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All right, here's my mighty suggestion.  :sorcerer:

 

-- Might affects all damage dealt with mundane, physical means. 

So.. no luck with Might for wizard-y characters? :verymad:  Wrong!

-- Might also affects resistance to spells for spellcasting classes, decreasing damage and duration of hostile spells cast on them by a percentage.

 

How is this possible!? 

They're spellcasters themselves, they know how magic works. Might helps them resist unwanted magical effects.

 

Naturally, damage with spells would have to be transferred to another attribute, probably Intellect.

 

PS. I'd switch Dex and Per for spells too.

 

Problem with that is every Wizard would pump INT if it gets dmg on top of duration/aoe. 

 

With PE being designed around short-term buffs/effects that duration bonus seems like it will be very strong. 

 

Yeah, a mighy wizard will have higher damage but if INT wiz's haste lasts longer he could potentially be responsible for more total dmg by the end of the encounter. 

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@Valorian that's actually a pretty good idea. I'd transfer the damage bonus to Resolve though, as it's currently otherwise a purely passive attribute; it would also fit there naturally since there is a certain logic to willpower affecting magical damage.

 

The only downside is a small amount of added complexity to code and to understand. But it would definitely make the attributes more relatable.

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Could be spell damage to intellect, spell duration and aoe to resolve.

I'd say concentration is less useful for classes that are meant to stay back and cast spells from a distance so giving this bonus to the attribute wouldn't disrupt balance hopefully.

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I believe Aloth is an elf wizard and Sagani is a dwarf ranger. Dunno about the third as this is the first time I've seen them mentioned

154px-Aloth.png164px-Sagani.png

Edair (now Edér, I believe?) was a Fighter during the Kickstarter too, so, while it's likely that they maintained their class, I wouldn't say it's a given either.

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On the discussion regarding the arches, I like that the ancient Engwithans had different construction technology than ancient Earth cultures had.  It's good when fantasy worlds don't follow Earth's tech tree so slavishly.

 

You know how the ancient Incas had remarkable stoneworking techniques?  Their massive stones fit together like a puzzle and stuck together through earthquakes despite not using any mortar at all, and it took archaeologists decades to figure out how they did it.  You just know that if we hadn't discovered the Incan ruins, and some fantasy authors had written of such a thing, people would have complained it was silly - but it really existed, it was really workable.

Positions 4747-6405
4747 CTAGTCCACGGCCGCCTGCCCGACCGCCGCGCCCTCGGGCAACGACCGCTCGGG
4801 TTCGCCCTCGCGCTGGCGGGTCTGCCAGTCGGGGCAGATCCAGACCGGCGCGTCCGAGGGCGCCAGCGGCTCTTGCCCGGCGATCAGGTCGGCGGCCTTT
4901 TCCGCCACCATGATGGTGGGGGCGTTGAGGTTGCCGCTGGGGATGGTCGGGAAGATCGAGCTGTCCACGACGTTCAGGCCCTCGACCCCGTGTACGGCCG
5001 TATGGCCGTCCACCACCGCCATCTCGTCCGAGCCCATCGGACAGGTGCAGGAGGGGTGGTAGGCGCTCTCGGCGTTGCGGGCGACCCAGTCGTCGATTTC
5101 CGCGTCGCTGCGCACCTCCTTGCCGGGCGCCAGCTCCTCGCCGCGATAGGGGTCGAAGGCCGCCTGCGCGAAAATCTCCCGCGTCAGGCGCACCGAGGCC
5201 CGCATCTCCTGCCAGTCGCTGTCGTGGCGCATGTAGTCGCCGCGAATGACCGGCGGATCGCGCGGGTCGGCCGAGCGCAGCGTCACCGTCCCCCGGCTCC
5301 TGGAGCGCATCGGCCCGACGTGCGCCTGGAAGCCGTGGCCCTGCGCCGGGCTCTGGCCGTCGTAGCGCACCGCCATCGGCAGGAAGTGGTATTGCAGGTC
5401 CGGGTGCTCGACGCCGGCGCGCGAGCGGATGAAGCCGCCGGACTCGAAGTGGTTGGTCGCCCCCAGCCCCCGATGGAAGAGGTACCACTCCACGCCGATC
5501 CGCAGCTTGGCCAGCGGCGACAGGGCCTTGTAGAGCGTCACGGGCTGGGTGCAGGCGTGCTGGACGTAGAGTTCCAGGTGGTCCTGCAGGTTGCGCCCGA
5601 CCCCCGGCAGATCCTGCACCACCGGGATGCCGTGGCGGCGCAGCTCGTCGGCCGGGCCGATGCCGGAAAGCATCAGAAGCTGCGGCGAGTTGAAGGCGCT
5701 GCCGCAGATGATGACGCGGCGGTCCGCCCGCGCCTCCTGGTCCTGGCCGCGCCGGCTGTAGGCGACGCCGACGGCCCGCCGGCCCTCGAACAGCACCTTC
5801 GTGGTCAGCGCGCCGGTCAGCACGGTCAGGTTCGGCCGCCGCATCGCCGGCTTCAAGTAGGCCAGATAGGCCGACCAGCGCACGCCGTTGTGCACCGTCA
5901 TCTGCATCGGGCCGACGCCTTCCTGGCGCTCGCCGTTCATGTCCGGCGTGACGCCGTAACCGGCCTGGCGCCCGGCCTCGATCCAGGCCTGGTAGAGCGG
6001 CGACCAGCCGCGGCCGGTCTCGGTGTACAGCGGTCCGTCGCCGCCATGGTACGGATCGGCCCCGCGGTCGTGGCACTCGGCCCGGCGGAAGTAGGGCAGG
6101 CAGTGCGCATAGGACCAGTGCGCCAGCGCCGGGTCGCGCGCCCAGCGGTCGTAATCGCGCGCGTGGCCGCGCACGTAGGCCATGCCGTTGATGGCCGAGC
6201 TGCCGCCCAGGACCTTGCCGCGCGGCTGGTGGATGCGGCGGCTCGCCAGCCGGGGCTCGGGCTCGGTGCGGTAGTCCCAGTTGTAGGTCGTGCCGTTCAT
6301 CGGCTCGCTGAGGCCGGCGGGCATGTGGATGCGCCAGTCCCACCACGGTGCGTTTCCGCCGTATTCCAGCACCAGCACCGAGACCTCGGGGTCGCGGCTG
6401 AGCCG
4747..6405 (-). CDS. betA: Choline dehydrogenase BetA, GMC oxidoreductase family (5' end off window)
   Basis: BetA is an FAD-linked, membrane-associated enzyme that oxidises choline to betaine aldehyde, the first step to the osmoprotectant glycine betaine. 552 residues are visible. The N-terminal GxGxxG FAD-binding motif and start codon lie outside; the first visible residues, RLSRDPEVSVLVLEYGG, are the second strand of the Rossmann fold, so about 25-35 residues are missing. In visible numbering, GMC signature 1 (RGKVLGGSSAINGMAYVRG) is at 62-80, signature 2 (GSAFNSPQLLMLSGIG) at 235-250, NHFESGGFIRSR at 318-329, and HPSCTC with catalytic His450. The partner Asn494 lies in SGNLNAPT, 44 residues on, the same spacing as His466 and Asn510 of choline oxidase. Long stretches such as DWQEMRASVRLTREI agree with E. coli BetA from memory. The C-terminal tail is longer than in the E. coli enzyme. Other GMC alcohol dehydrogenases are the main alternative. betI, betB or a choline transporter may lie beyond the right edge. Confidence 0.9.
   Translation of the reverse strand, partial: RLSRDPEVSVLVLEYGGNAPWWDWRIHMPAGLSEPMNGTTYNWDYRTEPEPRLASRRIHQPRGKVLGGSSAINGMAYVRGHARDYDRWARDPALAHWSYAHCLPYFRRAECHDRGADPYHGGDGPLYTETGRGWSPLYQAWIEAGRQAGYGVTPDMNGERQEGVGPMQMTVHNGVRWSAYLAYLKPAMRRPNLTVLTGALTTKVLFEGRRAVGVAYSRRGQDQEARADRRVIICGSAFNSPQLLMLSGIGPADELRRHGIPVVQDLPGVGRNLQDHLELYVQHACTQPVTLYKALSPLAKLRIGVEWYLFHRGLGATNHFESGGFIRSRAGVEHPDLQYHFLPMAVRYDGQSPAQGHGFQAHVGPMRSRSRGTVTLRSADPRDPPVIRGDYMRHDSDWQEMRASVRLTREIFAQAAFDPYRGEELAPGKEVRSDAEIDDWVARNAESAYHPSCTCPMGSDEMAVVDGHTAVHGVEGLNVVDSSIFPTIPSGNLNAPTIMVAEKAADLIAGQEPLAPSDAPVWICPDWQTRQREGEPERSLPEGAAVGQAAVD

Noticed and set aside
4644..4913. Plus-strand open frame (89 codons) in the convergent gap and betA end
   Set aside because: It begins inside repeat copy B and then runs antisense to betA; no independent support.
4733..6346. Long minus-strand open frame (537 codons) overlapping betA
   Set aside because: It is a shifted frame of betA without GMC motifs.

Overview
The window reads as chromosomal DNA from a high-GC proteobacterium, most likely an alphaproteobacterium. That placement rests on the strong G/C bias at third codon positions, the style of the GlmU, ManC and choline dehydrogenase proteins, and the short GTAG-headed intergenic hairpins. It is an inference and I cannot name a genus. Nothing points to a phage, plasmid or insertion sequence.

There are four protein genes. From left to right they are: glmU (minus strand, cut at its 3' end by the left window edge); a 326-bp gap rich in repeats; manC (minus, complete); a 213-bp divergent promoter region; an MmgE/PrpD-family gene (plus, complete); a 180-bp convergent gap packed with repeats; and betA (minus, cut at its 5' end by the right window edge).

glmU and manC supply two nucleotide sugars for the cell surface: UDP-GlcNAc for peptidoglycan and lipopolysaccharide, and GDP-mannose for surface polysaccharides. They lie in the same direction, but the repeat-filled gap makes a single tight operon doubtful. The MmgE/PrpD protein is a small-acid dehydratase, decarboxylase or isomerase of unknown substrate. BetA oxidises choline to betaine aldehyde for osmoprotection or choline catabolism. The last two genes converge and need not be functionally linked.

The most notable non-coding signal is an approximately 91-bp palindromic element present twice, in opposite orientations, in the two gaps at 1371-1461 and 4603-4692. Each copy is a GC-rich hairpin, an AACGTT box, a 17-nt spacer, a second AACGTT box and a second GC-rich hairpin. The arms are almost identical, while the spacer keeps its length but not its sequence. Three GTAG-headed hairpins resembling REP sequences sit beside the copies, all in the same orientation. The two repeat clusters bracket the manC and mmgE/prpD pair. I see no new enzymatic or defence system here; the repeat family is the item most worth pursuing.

There are other examples too.  The ancient Chinese had a mortar that outlasted bricks.  Bricks would erode over the centuries, while the mortar would mysteriously last, and again, for decades it baffled archaeologists until they worked out that the Chinese had been using rice derivatives, giving the mortar a stickiness that let it last.  There was a similar thing with ancient Roman concrete, which lasts better under saltwater than modern concrete, and was similarly mysterious until just recently.  You can just picture how, if the ancient Romans hadn't had that, and if a dev had imagined a ruined city with a concrete harbor still partly intact, people would have complained. 

 

The first thing I thought of when I looked at the ancient Engwithan ruins (after thinking how great a job they did with the stone texture), was that there was no collapsed roof.  The arches still standing despite missing the capstones also stood out, and the highly varied widths of the arches is another thing.  But, I think of it not as a problem, but an archaeological puzzle.  Maybe there was no roof and it was just a platform, or maybe the people in the Twin Elms have cleared the site for some function, turning it into a ceremonial site or something.  Or, perhaps the roof, like the capstones, were precious or semiprecious material, now stolen.  The site is so clear of fallen stones, despite there obviously having been more stone than still stands, that some sort of robbery or site clearing seems likely.  But maybe not; perhaps the capstones were made of something that's turned to dust.  It's not like they needed to be strong anyway once the Engwithans devised this great mortar material that lets the capstone-free archways continue to stand.  There are other oddities in the site and possible explanations...